This is a very dangerous time for the cubs, as she must leave them alone while she hunts. Often entire litters are lost when they are discovered by bears, leopards or snakes.

Fathers do not take part in the rearing of the cubs, although they have been known, on rare occasions, to return to visit and rest nearby.

Mother tigers begin to take their cubs on hunts when they are about 6 months old, but they won't be able to successfully hunt for themselves until they are about 2 years old.

Once the tiger cubs are fairly efficient hunters, they begin to branch off from their family, slowly developing their own territory, which they will mark by clawing trees, spraying urine and leaving strategic droppings.

Young females with their new litters will occasional visit with their mothers to show off the grandkids. Alliances of adult females occur briefly, from time to time, but food of the size and quantity that tigers must have is scarce and requires that tigers spread out in order to survive.

The depletion of large game animals throughout their native lands is the single factor in the endangered status of the tiger. Most of their habitat is compromised by human expansion and the undisturbed acres they need to survive are hard to come by.

Vote Here for Your Favorite Animal!

popular to a fault

In a recent poll, the tiger was voted favorite animal in the world, beating out the humble domestic dog by one percentage point.

The Siberian tiger and the Bengal tiger, with their impressive size, spectacular coloring, and breathtaking beauty, have captured peoples imaginations for thousands of years.

Unfortunately, capturing some of the tigers magic is a human obsession, and potions, remedies and good luck charms made from almost every tiger body part are big business.

Tiger blood, crushed bones, and entire paws or skulls are highly prized to this day, and even as every sub-species of tiger is endangered in the wild, illegal poaching still goes on to supply the trade.

Fortunately for the survival of the species, many people still like their tigers alive, and while less than 5,000 tigers survive in the wild, there are at least 60,000 in captivity, with over 10,000 kept as personal pets in the United States alone.

this cat loves water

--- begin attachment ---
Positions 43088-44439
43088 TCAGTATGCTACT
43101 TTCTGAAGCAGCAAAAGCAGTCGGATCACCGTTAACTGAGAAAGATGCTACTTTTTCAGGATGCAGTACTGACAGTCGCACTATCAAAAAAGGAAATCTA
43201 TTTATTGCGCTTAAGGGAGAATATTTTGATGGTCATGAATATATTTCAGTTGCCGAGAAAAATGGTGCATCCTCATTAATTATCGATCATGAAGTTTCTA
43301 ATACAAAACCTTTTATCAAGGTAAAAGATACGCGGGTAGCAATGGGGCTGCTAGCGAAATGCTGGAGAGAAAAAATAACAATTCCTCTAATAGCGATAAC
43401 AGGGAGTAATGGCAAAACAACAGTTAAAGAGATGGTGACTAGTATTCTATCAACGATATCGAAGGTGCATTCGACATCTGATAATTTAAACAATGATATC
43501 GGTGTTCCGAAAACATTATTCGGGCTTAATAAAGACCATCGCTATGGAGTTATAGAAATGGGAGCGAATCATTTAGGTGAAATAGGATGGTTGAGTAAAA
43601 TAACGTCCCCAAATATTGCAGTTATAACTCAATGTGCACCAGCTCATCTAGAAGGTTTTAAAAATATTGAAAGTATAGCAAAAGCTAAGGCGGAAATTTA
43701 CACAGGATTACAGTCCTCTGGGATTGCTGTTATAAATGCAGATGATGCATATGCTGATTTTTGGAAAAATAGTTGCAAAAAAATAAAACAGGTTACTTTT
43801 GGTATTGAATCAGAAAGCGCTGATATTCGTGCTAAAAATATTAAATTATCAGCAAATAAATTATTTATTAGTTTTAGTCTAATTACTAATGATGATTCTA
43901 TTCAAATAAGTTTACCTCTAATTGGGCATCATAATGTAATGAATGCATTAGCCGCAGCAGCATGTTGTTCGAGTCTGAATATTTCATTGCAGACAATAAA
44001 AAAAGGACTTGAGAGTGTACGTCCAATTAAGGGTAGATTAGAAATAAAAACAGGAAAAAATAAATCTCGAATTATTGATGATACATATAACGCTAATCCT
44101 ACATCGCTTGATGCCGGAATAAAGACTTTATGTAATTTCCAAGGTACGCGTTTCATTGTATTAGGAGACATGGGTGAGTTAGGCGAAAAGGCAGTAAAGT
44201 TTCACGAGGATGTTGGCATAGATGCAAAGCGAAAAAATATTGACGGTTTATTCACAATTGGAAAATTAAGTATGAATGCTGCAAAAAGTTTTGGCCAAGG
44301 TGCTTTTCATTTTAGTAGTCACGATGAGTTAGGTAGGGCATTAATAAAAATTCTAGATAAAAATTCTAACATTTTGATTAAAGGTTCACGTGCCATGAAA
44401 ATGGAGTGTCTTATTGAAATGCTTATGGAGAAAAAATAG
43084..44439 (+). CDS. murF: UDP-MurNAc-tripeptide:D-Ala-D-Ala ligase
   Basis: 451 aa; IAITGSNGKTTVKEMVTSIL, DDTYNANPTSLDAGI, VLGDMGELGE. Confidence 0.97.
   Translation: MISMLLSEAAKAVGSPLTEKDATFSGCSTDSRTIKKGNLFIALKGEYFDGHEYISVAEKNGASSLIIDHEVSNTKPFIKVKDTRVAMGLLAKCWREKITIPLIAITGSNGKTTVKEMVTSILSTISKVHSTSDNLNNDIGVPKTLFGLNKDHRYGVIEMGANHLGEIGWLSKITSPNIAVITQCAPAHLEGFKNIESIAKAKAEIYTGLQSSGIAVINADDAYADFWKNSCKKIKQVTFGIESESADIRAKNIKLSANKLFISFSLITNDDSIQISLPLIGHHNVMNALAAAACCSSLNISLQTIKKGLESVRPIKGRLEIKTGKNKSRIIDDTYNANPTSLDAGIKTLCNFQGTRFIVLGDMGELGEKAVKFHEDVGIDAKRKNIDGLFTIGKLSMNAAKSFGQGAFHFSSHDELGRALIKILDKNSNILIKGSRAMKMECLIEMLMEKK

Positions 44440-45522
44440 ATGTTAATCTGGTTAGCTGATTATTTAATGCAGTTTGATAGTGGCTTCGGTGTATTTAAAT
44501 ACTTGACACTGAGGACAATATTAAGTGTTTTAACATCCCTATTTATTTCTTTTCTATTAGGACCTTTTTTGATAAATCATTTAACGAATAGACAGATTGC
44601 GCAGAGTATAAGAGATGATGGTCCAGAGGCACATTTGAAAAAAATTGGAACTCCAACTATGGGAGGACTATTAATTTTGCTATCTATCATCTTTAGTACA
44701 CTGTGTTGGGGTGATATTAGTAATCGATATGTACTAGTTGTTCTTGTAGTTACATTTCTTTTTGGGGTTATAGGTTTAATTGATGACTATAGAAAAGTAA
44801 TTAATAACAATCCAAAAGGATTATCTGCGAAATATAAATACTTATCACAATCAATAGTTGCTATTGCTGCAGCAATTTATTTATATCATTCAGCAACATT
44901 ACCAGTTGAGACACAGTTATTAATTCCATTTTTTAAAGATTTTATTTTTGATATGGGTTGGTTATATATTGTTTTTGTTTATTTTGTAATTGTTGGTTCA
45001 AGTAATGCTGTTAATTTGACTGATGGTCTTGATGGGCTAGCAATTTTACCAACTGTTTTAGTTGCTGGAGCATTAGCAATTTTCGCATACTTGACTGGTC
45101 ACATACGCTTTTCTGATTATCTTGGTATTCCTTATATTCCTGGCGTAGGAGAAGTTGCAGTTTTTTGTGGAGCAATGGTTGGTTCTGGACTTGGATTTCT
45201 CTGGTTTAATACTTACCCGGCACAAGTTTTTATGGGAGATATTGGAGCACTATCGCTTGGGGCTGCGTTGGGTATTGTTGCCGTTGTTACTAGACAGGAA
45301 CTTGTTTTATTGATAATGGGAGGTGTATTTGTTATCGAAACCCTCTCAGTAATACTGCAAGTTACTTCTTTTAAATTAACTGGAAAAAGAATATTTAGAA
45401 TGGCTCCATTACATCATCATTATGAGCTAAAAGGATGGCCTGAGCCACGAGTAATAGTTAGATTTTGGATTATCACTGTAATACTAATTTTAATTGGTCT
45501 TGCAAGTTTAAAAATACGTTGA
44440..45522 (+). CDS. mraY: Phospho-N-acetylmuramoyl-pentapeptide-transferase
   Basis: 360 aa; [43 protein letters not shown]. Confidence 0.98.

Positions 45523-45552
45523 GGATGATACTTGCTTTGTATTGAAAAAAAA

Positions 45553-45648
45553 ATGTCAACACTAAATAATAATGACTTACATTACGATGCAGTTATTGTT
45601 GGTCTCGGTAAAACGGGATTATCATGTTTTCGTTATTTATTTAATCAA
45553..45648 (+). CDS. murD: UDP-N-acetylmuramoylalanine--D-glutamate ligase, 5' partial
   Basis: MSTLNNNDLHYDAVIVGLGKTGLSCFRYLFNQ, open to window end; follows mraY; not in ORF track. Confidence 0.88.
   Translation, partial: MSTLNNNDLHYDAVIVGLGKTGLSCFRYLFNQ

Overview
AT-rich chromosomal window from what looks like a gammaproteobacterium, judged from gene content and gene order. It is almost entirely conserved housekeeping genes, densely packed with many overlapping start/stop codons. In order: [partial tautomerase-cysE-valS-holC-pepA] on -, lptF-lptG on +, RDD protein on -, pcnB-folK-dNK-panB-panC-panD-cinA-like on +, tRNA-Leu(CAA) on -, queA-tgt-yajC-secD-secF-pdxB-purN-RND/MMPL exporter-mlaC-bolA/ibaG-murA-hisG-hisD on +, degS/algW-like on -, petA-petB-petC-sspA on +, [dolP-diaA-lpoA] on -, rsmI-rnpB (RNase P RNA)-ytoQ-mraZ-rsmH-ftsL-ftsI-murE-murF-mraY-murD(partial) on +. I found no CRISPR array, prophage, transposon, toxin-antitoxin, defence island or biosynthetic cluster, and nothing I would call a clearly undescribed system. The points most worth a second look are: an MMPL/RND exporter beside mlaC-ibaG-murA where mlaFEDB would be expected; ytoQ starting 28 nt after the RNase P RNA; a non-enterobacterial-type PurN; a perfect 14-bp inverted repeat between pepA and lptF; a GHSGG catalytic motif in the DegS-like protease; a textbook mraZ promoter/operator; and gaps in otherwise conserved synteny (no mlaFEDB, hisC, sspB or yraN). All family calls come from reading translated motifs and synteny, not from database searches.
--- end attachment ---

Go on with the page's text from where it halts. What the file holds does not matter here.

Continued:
Sumatran tiger going for a swimSumatran tiger going for a swim

Unlike most other cats, tigers do not shun water, in fact, they regularly play, lounge and otherwise recreate in the ponds, lakes and rivers of hot Asian jungles, swimming not just to cool off  but just for the fun of it. 

exceptional hardware

sabertooth tiger vs modern tiger

Tigers have the largest fangs in the animal kingdom, in fact, the longest Siberian tiger teeth on record were close to 5 inches long.

That's nothing to snarl about!

Another well equipped creature was the long extinct Saber-tooth tiger.

The saber-tooth had fangs as long as 10 inches, theoretically to pierce the tough hides of woolly mammoths!

The saber-tooth was not actually a tiger though, it was a bear-like creature called a smilodon.

There is no evidence that the smilodon was striped, but we do know it had only a 9 inch tail. 

a few more tiger facts

Siberian in the snow
  • The Siberian tiger is also known as the Amur tiger.
  • The tiger is the largest of the four "Big Cats"
  • Tigers love water! Playing, swimming and snoozing in it!
  • There are 3 times as many tigers kept as personal pets in the U.S. than exist in the wild.
  • Tigers can eat 60 pounds of meat at one time.
  • A group of tigers is called a "streak"
  • Tigers can be found both on  tropical islands and in the snow covered wilderness of Siberia.

 Tiger Facts      - animalstats -
tiger tigress cub solitary
streak Asia jungle pig, deer, goat
none Male 9 feet
Female 8 feet
42 - 50 inches Male 550 pounds
Female 400
36 mph male 5 - 10% larger 16 - 20 years 1012 pounds
1-3 x  year 100 - 110 days 7 - 9 inches 2 - 3 pounds
mother 3 - 5 blind, fine hair 10 - 14 days
3 weeks fully striped 6 months 2 years
4 - 5 years 12,000 approx. 4,000 in wild Yes